For the average personal investor, forty stocks is a lot to be owning and constantly rebalancing. Wouldn't one be just as well off buying sector mutual funds (or ETFs) and allocating their percentages?
It is a bit of a short cut to think in terms of the "average investor." The best framing of this conversation is that each of us has a unique capacity for the number of holdings that we can keep track of. This is typically going to be based on time available and the level of interest in the subject. For some people it is also a matter of how much skill they have, harsh as it may sound some people should not use individual stocks (I tend to believe that people with middling skill can still do quite well with individual stocks).
One way to look at this is to think there are three types of products; broad based funds, narrow based funds and individual stocks. To the reader's question some individual investors will clearly be able to handle 60 stocks in their portfolio. Certainly not most people but a capacity for something like 50 or 60 names is would not be so shocking although clearly more than most people.
Also to the reader's question yes, some combo of sector funds makes a lot of sense for a lot of people for a lot reasons. This doesn't have to mean just ten ETFs (one for each sector) but for a larger sector like maybe energy or tech more than one fund (targeting different segments, or a core and explore idea) and for a small sector like utilities perhaps one fund would suffice.
A do-it-yourselfer might be somewhat comfortable for whatever reason with stock selection in four sectors and go with ETFs in the other six. Another framing might be one stock and one ETF for each sector.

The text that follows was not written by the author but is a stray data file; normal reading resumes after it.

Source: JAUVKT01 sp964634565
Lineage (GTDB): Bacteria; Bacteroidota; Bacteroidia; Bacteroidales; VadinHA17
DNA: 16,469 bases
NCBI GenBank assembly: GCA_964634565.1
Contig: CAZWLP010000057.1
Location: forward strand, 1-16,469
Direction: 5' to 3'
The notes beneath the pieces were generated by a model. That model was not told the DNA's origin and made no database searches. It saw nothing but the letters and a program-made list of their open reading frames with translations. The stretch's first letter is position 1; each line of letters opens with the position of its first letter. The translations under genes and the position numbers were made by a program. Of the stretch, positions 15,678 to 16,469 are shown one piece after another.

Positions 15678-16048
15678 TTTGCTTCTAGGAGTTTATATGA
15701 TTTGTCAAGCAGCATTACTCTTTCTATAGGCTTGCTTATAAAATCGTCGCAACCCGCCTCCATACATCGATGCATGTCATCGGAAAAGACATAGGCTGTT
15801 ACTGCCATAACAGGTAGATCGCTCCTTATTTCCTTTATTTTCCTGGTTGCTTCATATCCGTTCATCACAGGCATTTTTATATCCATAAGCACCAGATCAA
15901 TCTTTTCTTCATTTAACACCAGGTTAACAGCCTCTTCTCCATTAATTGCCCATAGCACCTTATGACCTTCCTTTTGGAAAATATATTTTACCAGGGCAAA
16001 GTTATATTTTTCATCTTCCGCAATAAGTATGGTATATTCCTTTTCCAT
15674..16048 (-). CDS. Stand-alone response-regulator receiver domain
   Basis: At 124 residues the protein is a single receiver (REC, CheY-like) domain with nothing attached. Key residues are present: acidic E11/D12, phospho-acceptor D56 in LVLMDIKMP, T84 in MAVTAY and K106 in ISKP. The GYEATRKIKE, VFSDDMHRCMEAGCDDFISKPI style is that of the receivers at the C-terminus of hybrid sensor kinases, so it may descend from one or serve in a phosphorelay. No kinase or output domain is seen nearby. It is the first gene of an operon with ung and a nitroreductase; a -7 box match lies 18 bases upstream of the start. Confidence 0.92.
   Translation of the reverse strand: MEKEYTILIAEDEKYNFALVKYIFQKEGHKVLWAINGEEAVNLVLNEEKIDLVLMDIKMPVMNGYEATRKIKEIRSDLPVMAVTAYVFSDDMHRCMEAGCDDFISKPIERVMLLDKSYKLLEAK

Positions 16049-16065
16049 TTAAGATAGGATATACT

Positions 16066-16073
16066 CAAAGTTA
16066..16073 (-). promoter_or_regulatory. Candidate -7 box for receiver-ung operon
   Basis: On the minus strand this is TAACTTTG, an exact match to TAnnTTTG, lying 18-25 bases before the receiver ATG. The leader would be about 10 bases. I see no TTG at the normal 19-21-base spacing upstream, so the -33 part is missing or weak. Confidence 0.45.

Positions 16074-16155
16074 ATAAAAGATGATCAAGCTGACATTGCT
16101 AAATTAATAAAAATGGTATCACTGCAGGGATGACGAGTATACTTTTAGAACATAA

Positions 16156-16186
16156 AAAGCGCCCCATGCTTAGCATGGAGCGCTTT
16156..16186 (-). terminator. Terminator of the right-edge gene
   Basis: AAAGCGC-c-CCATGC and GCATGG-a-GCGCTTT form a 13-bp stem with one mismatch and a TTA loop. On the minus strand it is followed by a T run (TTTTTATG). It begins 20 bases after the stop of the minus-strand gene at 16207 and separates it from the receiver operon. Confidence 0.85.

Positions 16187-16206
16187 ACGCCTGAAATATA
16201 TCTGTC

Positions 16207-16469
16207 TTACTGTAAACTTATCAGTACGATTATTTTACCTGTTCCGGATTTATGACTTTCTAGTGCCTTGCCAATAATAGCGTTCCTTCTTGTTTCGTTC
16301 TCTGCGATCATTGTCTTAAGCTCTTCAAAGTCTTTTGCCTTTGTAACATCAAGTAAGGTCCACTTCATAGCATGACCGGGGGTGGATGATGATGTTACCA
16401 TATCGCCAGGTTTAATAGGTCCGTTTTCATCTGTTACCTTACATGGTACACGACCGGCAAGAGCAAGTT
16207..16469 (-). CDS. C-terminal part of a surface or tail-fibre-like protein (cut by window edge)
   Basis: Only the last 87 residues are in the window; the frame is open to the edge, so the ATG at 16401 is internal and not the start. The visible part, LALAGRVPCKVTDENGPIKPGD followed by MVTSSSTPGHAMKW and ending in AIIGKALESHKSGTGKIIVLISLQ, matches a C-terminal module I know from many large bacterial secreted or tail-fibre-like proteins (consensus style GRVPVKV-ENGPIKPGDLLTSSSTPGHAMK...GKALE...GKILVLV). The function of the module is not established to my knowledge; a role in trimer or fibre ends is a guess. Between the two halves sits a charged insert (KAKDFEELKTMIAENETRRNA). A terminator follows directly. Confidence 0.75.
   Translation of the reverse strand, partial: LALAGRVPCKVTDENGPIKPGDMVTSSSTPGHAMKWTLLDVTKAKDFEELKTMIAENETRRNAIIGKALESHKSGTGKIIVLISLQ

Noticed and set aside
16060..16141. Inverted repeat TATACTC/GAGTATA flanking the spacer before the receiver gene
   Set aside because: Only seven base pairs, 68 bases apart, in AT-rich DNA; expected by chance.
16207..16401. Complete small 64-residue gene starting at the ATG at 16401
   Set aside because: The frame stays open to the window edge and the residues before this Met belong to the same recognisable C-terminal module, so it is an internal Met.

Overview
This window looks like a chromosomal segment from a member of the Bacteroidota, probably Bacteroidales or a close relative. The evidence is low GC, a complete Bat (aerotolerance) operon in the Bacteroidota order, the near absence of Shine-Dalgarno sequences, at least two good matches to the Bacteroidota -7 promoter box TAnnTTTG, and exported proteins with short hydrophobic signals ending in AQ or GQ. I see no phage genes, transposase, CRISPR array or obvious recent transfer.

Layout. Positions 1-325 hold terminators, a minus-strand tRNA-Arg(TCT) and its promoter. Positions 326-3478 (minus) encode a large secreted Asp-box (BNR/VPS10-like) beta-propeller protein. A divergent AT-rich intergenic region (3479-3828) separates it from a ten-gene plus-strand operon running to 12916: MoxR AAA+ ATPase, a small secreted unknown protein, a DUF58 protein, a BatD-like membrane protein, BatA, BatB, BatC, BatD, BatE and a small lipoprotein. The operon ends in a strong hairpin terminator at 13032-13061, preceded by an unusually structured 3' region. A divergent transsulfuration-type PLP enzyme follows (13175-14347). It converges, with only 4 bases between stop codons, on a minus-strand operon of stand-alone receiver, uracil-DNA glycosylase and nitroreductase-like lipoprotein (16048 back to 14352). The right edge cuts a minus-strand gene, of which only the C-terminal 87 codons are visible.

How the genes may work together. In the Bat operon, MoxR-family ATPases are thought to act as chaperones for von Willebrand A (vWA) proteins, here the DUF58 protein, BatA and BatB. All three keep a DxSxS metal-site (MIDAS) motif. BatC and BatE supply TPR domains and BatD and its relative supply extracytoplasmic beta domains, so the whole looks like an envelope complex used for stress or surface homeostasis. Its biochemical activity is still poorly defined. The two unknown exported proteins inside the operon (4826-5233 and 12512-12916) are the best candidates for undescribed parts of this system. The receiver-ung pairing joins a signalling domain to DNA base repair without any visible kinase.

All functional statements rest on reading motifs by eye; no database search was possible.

Ok, so you get the idea. The important thing with this is figuring out what you can and cannot do. An investor would not be better off doing anything but what they can understand, can live with and plays into their level of time and interest. Any, and I mean any, approach can work. There was an odd comment yesterday or the day before where the reader said the only way to beat the market is... which is of course ridiculous. I am quite sure he has success with his way but as I have said before there are people having legitimate success with every strategy you have ever heard of. That is not to say that you or I would have success with any strategy just that anything can work.
A big part of what I do is figure out what to avoid. It is not relatively time consuming and makes the rest of the task much easier. This is probably not unique to top down investors, not terribly precise but still may not work for you. Time is very well spent figuring out the best way for you to manage your own portfolio. If you chose to hire someone then it is worthwhile to make sure you really understand what the manager is trying to do and make sure you can live with it.